Myopia, better known as nearsightedness, has grown to epidemic proportions in recent years, particularly among children and teenagers. Unfortunately, not enough parents take this condition seriously as they don’t recognize that the consequences can go beyond requiring glasses. Left untreated, myopia can lead to serious complications and eye health issues.


The prevalence of myopia is increasing year over year. In the United States, myopia has increased 66% in the past 30 years, and today 42% of people aged 12-54 are myopic. In some developed Asian countries, a staggering 80-90% of young adults are myopic.

Researchers aren’t exactly sure what causes myopia, or why it’s becoming increasingly common, but there are some strong theories. While a genetic predisposition does increase risk, so do lifestyle factors such as little time outdoors, not enough sunlight, spending too much time doing close-up work, and eating a high sugar or high carb diet.

What exactly is Myopia?

While you may be familiar with the term nearsighted, which means that far away objects appear blurry, most people don’t know that the distortion in vision is actually caused by the physical lengthening of the eyeball. As the myopia worsens, the eye grows longer in length.

When you look at something through a healthy eye, light is reflected off that object and into your cornea and lens at the front of your eye, which bend the light to focus on your retina at the back of your eye. But in a myopic eye, the stretch of the eye makes the focal point fall short, and as a result, only close objects appear crisply.

Possible Symptoms of Myopia

Think your child or teen might have myopia? Here are some common signs:

  • A hard time focusing on far-away objects
  • Difficulty reading the whiteboard at school, or reading music notes
  • Sitting unusually close to the computer or TV screen
  • Strained vision while driving, particularly when reading street signs
  • Holding books very closely while reading
  • Ball sports are challenging because the ball is hard to track visually
  • Sports games are hard to follow from the bleachers
  • Recognizing people on the street is a challenge until they’re only a few feet away
  • Regular headaches
  • A feeling of fuzziness
  • Unusual fatigue
  • Complaints of “tired” eyes


Myopia Prevention

  • Get Regular Eye Exams: Blurred vision doesn’t necessarily mean you have myopia. There are countless factors that can cause blurred vision, many of which can indicate larger health issues, so it’s important to see your doctor at first signs. If your doctor does determine you have myopia, you can discuss options to help treat or slow it down.
  • Spend More Time Outdoors: Studies show that myopia does not progress as quickly in children who spend a lot of time outdoors. The most beneficial outdoor activities are those that require focusing on distant objects such as bike riding, playing catch, or other ball sports. The optimal time to spend outdoors is two hours per day, but any time is beneficial.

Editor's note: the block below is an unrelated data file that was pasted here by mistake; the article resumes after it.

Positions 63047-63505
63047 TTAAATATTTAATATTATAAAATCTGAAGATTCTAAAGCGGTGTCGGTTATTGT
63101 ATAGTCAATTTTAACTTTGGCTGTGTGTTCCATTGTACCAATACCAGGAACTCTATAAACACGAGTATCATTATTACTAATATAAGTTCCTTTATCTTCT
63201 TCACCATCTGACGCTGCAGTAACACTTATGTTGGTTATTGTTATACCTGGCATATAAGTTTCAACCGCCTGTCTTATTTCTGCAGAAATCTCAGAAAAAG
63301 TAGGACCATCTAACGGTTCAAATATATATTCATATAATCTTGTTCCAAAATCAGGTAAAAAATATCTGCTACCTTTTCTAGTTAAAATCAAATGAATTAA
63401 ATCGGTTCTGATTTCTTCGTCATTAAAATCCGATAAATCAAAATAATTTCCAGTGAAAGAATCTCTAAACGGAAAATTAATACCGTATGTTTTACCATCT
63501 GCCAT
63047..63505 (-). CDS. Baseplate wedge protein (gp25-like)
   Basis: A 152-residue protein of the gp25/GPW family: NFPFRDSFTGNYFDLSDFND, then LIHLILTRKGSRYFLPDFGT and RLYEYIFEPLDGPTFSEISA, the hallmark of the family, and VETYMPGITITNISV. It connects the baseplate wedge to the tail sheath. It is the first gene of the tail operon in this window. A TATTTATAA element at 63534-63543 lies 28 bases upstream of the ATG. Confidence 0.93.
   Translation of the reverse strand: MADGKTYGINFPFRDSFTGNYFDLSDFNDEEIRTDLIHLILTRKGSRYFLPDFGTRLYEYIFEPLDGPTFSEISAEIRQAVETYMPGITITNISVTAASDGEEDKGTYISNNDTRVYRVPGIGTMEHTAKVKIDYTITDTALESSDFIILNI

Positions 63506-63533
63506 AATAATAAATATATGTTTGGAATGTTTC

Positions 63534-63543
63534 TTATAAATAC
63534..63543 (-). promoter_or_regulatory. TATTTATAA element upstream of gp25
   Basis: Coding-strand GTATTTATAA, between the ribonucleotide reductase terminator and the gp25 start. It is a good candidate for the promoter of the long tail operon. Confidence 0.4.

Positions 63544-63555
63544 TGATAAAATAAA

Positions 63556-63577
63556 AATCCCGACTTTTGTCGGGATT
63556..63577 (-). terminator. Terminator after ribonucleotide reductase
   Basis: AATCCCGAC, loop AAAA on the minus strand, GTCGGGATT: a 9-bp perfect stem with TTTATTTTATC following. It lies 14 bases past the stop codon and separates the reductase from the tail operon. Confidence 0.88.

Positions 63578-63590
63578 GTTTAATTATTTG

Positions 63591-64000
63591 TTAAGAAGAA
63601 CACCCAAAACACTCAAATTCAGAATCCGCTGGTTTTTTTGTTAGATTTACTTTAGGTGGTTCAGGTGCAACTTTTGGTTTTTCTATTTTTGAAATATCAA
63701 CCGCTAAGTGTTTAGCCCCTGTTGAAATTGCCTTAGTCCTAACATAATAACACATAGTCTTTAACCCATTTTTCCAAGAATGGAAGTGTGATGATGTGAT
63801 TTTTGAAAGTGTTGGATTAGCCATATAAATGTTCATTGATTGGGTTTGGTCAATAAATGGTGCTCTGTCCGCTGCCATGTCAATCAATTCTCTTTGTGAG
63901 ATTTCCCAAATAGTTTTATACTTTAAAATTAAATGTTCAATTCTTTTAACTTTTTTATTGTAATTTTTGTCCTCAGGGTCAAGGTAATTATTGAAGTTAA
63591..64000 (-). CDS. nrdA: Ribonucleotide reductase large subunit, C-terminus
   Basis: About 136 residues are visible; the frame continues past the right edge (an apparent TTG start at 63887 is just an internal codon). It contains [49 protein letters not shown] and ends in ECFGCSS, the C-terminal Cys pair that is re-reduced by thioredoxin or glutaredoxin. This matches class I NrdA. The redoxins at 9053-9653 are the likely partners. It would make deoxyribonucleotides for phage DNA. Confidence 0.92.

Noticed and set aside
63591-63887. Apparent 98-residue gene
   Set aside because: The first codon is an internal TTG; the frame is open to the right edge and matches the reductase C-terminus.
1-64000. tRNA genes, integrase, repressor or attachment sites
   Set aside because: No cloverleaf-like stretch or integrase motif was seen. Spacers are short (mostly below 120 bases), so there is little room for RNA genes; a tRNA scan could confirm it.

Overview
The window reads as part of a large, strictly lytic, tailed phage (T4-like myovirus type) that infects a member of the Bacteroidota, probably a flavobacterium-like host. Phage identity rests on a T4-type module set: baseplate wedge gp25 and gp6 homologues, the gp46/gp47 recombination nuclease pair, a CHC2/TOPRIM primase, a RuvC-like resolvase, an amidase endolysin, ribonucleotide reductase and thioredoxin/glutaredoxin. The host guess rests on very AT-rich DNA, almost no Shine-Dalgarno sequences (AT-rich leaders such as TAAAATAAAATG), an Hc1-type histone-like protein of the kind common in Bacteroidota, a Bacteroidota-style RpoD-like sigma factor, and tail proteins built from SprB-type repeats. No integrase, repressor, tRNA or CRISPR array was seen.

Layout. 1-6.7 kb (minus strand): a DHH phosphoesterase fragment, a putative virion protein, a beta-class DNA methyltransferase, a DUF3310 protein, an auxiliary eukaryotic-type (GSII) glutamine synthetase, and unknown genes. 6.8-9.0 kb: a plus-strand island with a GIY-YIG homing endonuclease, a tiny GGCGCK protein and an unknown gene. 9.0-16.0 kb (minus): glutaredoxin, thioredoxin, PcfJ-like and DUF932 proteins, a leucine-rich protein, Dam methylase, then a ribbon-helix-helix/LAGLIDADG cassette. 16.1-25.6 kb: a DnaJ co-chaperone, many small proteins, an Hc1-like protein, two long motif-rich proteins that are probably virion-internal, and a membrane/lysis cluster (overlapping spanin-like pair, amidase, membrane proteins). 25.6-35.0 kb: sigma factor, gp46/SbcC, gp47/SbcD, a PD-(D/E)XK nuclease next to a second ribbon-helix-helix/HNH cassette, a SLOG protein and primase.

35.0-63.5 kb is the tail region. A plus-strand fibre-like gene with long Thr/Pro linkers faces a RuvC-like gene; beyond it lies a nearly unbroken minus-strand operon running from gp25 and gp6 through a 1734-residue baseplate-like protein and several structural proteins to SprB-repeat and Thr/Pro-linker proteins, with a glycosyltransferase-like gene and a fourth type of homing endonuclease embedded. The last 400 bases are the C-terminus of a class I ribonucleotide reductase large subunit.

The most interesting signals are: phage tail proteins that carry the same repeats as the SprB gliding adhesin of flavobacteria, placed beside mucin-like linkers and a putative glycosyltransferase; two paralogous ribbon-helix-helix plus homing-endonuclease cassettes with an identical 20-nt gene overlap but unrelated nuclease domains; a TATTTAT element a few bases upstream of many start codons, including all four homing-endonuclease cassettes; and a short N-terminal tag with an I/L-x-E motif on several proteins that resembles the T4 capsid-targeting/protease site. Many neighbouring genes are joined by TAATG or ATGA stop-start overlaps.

• A Healthy Diet: There are no studies directly linking diet and myopia, however research shows that high carbohydrate and high sugar diets could potentially make myopia symptoms worse. Aim for meals high in vegetables, fruit, whole grains, and lean protein.

Why Treatment is Important

If you think glasses are the worst part of myopia (and that glasses aren’t so bad), you’re not alone, and that’s part of the problem. It is important to be aware of, and address, the symptoms of myopia as quickly as possible before they escalate.

Children who have trouble seeing words on a blackboard, looking at TV screens, or tracking moving objects in sports can lead to children having poor academic, athletic, or work performance due to eye strain.

In worse cases, myopia can develop into more advanced stages. The eye can continue to lengthen to the point of retinal detachment or other degenerative changes, including abnormal blood vessel growth, macular degeneration, glaucoma or cataracts.

If your doctor does determine you have myopia, you can discuss different options to help treat or slow it down.


Treatment Options


Low-dose Atropine drops can be prescribed to slow the progression of myopia in children and teens. A recent study on Atropine for the treatment of myopia showed that low-dose atropine drops can help reduce the growth of the eye by 50%, thereby slowing the progression of myopia. The drops may have side effects, so it’s a good idea to discuss candidacy in detail with your optometrist.


Ortho-k (Orthokeratology) is currently the most effective prescription lens solution for myopia correction and reduction, with multiple studies reporting effectiveness of 33-100%. It involves retainer lenses that are worn overnight to reshape the surface of the eyeball while sleeping to allow patients to go without glasses or contact lenses during the day. Research has shown that corneal reshaping can slow the progression of childhood myopia, making it a great alternative to glasses, or solution for those too young for LASIK. Book an appointment with your optometrist to find out if you’re a good candidate.


If your child is not an ideal candidate for Ortho-k, day-time multifocal contact lenses offer another prescription lens solution. If neither Ortho-k nor multifocal contact lenses are an option, myopic patients are encouraged to wear multifocal glasses.